Photos - Jodie Hutchinson
The great acting, direction and attention to detail audiences have come to expect from Red Stitch nevertheless can't save Farragut North from being a jumble of twists and turns and underdeveloped characters.
Beau Willimon's play is the story of two days in a US presidential campaign in which plans backfire and lives unravel, but the political machine soullessly rolls on regardless. It centres on the character Steve (Brett Cousins), a 25-year-old superconfident spin doctor who's been in politics since he was 15. It's tempting to describe him as brash, but this is an American play after all and the word is more or less redundant. After the play opens with Steve recounting his favourite war-stories to his underenthused colleagues and promising that this will be his best campaign yet, the stage is set for a reckoning and indeed the rot quickly sets in.
The plot is clever and full of surprises and dirty tricks. Willimon is good at staying one step in front of the audience, perhaps not surprising for a man who is a veteran political campaigner himself (he has worked on campaigns for Hillary Clinton, Bill Bradley, Chuck Schumer and Howard Dean.) But while politics is his native profession, scriptwriting isn't. You're never quite sure how the play will end, but the problem is that you don't really care either.
That's the fault of the characters, most of whom give the sense of being merely functionaries in service of the plot. Whether the New York Times journalist trying to bolster her own reputation, the burnt-out but loyal campaign manager, the smart, sassy intern who uses her looks to get in the game, or the quiet but impressionable rookie headed for bigger things, you know these characters. You've seen them before dozens of times and cared about their lives, their exploits, their little foibles. In Farragut North though they simply exist as tokens on the board to be moved around as the story advances.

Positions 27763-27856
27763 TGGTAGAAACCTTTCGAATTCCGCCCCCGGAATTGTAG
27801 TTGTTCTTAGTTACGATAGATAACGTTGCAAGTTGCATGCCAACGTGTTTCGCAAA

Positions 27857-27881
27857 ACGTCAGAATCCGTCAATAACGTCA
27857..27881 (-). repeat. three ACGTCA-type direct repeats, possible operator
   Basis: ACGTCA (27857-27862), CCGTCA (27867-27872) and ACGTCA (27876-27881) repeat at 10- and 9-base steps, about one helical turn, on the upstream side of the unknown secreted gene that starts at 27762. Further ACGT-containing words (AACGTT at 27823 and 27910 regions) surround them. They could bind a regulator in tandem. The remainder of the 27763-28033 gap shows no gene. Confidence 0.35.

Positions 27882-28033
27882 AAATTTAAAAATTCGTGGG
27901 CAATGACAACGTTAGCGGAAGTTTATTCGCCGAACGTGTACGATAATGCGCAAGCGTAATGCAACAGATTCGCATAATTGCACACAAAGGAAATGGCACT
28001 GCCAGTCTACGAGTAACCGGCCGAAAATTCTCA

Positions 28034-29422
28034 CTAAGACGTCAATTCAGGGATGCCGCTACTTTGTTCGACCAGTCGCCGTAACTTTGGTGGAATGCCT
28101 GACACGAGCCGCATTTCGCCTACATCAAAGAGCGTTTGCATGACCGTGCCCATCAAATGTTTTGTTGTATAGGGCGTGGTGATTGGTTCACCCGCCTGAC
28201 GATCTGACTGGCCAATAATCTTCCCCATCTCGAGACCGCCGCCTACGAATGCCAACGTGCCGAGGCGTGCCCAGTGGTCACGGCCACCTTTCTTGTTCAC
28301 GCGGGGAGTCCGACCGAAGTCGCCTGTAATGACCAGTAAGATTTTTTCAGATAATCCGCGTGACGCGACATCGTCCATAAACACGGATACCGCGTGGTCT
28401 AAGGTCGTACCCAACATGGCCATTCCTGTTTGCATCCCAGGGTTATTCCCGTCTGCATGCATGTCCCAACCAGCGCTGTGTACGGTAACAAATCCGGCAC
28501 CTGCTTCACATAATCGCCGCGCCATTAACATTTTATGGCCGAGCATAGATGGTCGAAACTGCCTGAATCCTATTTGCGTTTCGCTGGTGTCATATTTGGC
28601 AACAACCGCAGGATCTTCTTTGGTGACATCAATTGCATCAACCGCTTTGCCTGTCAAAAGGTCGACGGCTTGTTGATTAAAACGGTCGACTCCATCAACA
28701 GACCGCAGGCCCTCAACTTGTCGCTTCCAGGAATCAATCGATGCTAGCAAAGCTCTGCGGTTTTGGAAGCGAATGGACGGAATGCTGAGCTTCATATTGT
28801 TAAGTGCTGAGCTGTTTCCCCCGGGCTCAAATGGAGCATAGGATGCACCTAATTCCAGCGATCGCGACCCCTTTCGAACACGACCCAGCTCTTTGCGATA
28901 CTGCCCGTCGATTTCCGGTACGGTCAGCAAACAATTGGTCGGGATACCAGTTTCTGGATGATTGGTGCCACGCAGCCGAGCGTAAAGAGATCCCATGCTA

This is not a criticism of the actors, who do their best to draw you in and occasionally succeed. Special mention must go to Lucy Honigman as Molly the intern for bringing the most humanity to the performance - her scenes are by far the most natural, enjoyable and engaging. Mention must also go to Tim Potter as Ben the rookie, who has the fewest lines but the most presence and for my money is the best character in the play. Brett Cousins as Steve has more lines than anyone else put together and really the entire play rests on his shoulders. A Red Stitch regular, Cousins is an accomplished actor with several notable TV credits and seasons with the Bell Shakespeare Company and the Australian Shakespeare Company under his belt. His performance here is solid but his range is sadly limited by the material.
It's not that Farragut North is actually a bad play. One feels that with practice, Willimon could craft writing of the caliber of David Mamet, who appears to be his inspiration. As it stands, Farragut's dialogue is fast and full of political jargon, but not finessed with the style or the language that makes characters convincingly human. There is an art to using jargon too. It must be written in a way such that the audience understands what is meant by it even if they don't know the term. This makes us feel smart and in-the-know rather than confused and alienated. But while everyone conceivably may have heard of stump speeches and Super Tuesday, it's hard to believe that anyone but political tragics such as myself would be familiar with the arcane and frankly ridiculous presidential primary process, the order of the states, the difference between caucus states, closed primaries and open primaries or their significance for presidential campaigns. Red Stitch helpfully provided a glossary of most unfamiliar terms in the program, but if the writing was better they wouldn't have had to. The play opened in the US just after Barack Obama was elected, and perhaps Willimon was counting on some retained knowledge of the system by audiences still high on election-buzz.
Perhaps. Who knows? Maybe the whole thing is an outlet for Willimon, torn between the moral high ground and doing whatever it takes to win. In the middle of all the dirty tricks, certainly the most convincing exchange in the play is a shocked Steve saying 'this is the sort of shit the Republicans pull', followed by the older, wiser campaigner who replies 'it's about time we learned from them.' It's funny, but mostly it's wistful, ambivalent and raw. And that's Farragut North.
Red Stitch presents
by Beau Willimon
Directed by Kim Durban
Venue: Red Stitch Actors Theatre, Rear, 2 Chapel St, St Kilda
Previews: Wednesday 3 & Thursday 4 February
Season: Friday 5 February - Saturday 6 March
Times: Wednesday – Saturday at 8pm, Sunday at 6.30pm
Bookings: (03) 9533 8083 or www.redstitch.net